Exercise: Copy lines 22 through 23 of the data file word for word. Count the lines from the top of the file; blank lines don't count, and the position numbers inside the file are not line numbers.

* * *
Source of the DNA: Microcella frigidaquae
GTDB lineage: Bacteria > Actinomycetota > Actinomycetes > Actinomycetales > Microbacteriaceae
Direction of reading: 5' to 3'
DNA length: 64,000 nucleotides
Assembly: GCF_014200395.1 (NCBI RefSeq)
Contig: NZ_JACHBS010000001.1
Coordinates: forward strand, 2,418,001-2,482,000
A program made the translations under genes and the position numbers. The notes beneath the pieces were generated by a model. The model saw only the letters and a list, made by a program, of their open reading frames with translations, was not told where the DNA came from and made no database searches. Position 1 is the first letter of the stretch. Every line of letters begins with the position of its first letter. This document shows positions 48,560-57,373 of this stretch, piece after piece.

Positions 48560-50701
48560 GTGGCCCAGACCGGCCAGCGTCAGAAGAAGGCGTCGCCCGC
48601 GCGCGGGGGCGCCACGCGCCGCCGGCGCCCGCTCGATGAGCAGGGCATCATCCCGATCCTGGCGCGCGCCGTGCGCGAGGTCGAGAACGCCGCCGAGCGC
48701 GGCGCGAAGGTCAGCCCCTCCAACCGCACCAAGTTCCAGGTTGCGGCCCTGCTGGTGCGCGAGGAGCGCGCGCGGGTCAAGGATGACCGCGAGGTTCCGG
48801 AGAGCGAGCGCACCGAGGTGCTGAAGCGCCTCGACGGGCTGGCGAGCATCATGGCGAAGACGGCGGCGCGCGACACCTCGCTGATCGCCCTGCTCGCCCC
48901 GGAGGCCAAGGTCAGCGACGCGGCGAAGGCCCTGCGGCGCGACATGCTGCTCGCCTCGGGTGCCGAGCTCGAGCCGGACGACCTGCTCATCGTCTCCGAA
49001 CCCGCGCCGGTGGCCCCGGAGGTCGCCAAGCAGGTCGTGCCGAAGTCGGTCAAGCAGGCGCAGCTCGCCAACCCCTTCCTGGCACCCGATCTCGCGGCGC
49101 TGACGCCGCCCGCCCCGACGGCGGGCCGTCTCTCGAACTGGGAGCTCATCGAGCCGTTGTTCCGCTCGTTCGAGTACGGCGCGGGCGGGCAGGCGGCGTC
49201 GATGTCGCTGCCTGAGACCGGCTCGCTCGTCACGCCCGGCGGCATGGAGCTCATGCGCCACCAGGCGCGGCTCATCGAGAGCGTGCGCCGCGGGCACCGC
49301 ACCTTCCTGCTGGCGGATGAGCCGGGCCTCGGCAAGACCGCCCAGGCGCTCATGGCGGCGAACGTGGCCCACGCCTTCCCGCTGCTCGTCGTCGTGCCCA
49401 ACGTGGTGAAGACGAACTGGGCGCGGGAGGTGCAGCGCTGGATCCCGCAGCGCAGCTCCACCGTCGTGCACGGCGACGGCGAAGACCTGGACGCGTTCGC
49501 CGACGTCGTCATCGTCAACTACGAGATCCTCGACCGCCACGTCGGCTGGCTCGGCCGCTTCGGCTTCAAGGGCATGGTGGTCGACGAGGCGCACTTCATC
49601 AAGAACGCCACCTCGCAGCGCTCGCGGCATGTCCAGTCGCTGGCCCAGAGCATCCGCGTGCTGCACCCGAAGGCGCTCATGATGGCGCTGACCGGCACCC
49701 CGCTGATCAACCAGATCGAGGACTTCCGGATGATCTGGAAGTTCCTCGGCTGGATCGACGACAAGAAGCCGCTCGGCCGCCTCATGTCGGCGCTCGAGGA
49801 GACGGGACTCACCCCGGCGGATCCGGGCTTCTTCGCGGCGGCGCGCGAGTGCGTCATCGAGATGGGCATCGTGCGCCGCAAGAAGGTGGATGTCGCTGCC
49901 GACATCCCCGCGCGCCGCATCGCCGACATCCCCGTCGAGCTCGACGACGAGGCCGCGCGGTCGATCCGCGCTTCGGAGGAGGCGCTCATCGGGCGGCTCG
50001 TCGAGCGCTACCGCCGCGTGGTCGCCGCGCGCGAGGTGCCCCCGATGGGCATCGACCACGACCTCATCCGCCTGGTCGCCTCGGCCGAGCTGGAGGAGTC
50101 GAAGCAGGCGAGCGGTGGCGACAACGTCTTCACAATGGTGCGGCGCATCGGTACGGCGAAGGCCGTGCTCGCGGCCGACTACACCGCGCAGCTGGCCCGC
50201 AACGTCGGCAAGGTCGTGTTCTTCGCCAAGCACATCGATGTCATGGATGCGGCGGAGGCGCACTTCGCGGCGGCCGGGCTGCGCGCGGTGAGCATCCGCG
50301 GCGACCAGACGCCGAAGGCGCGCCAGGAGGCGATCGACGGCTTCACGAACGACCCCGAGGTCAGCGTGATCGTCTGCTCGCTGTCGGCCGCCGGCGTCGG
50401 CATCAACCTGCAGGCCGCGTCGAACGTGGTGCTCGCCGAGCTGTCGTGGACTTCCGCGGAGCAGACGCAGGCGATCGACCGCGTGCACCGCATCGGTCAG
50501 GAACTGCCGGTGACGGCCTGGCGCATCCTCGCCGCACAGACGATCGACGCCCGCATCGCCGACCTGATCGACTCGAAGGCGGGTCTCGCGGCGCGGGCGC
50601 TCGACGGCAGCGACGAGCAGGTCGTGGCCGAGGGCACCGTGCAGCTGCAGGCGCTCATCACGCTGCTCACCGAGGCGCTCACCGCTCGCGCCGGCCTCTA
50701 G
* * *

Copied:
49701 CGCTGATCAACCAGATCGAGGACTTCCGGATGATCTGGAAGTTCCTCGGCTGGATCGACGACAAGAAGCCGCTCGGCCGCCTCATGTCGGCGCTCGAGGA
49801 GACGGGACTCACCCCGGCGGATCCGGGCTTCTTCGCGGCGGCGCGCGAGTGCGTCATCGAGATGGGCATCGTGCGCCGCAAGAAGGTGGATGTCGCTGCC